Chicago Punk

By: Lily Martinez February 10, 2020

Leather jackets with grey hair draping over the shoulders, arms covered in fading tattoos now a seaweed green, a few pairs of youthful eyes, and faces with fresh piercings - the bunch who gathered at the Independence Branch of the Chicago Public Library on a recent winter evening were eclectic and diverse in age, but similar because they all had a love for punk.


The Independence Branch screened the documentary “You Weren’t There: A History of Chicago Punk,” which ironically communicated that no one was really there, because the Chicago punk scene had ended where it began: underground. 


Geographical location plays a large role in finding stardom, but perhaps these bands remained underground for other reasons, such as their questionable content. For example, in the late 70’s a band named Silver Abuse released a song titled “All Jews Must Die.” 


When Camilo Gonzalez was interviewed about the song for the documentary, he explained “it was actually satirical at the time. The Nazis were marching in Skokie. So, we had that song and unfortunately, the lyrics were not as intelligible as they could have been.”


Despite the absolute distain and disregard for social implications, that song is an example of what punk is. Punk goes beyond being a genre of music. It is a mindset focused on deconstructing social structures and institutions through absurdity, and maybe causing a little mayhem. As Timothy Powell from Metro Mobile Recording explained, “Punk is about being pissed off at the general condition.”


When the interviewees were asked about punk today, their responses gestured that there were no real punk rockers left. Dave Springer from Tutu and the Pirates said, “We were all angry. I wonder what happened to all the anger.”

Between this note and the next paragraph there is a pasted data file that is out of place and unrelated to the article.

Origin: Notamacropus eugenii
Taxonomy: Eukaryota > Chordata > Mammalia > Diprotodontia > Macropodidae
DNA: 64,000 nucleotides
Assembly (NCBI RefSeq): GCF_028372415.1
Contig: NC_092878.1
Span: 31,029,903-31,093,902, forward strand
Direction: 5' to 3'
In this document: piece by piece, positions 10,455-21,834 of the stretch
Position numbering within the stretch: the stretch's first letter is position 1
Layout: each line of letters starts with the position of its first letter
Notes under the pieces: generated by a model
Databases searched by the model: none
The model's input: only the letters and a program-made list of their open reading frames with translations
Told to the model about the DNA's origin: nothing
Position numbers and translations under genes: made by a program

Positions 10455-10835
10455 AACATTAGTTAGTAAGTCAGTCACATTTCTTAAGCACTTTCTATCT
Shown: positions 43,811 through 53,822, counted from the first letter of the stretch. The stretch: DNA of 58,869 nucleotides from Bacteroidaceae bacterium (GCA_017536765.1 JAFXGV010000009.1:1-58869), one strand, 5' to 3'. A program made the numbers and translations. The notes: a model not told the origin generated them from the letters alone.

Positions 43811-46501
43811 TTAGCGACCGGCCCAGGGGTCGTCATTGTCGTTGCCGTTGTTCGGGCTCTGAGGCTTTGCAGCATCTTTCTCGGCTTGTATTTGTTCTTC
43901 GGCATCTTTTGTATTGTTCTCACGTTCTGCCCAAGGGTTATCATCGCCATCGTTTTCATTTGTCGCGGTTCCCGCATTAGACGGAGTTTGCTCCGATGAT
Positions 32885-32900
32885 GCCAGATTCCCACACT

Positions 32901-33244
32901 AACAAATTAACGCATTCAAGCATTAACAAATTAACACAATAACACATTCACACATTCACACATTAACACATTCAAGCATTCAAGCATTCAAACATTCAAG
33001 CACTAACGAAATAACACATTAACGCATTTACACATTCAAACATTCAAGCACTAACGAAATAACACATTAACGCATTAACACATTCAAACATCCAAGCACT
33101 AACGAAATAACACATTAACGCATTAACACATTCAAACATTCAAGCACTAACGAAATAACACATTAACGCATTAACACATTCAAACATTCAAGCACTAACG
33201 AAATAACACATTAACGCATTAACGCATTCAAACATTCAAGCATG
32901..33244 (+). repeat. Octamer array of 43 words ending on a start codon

However, on December 18, not long before the library presentation, a middle-aged man disproved these accusations -- all while sporting a Speedo despite his ballooning beer belly. Silverio, an electric punk artist, graced the stage of The Subterranean in Wicker Park exemplifying that punk is alive and well, and still angry. 


Silverio’s performances consist of people throwing things such as beer cans and middle fingers at him while he says bad things about their mothers.


As this may look idiotic and pointless, it’s important to acknowledge his performances are well curated. His music is intended to be heard live, reconnecting the audience to the experience of going out to shows. He aims to make people uncomfortable and to bring out their primal instincts. 


Jann Diaz from Chicago says she went to his show “to see the reaction of people who never heard of him before” and “el dismadre” (the riot).


“The point of the show is to shake up all these people walking around like mindless imbeciles,” Silverio (aka Julian Lede) told Richard Villegas four years ago on, a digital publisher, creative agency and entertainment company for Latino millennials in the U.S., Latin America and Spain.


Lede compared his improvisation-heavy shows to those of television evangelists in the United States, “who congregate hundreds of people and make a spectacle of the whole thing. I’d go so far as to say those preachers are more intelligent than most rockers today. It’s important to remember that what elevates a show to spectacle is the audience.”


Lede reflected that truth is often stranger than fiction. During this jarring political era, who better than punk artists to challenge the confines of society, to show the social progressions that have  - and haven’t - been made?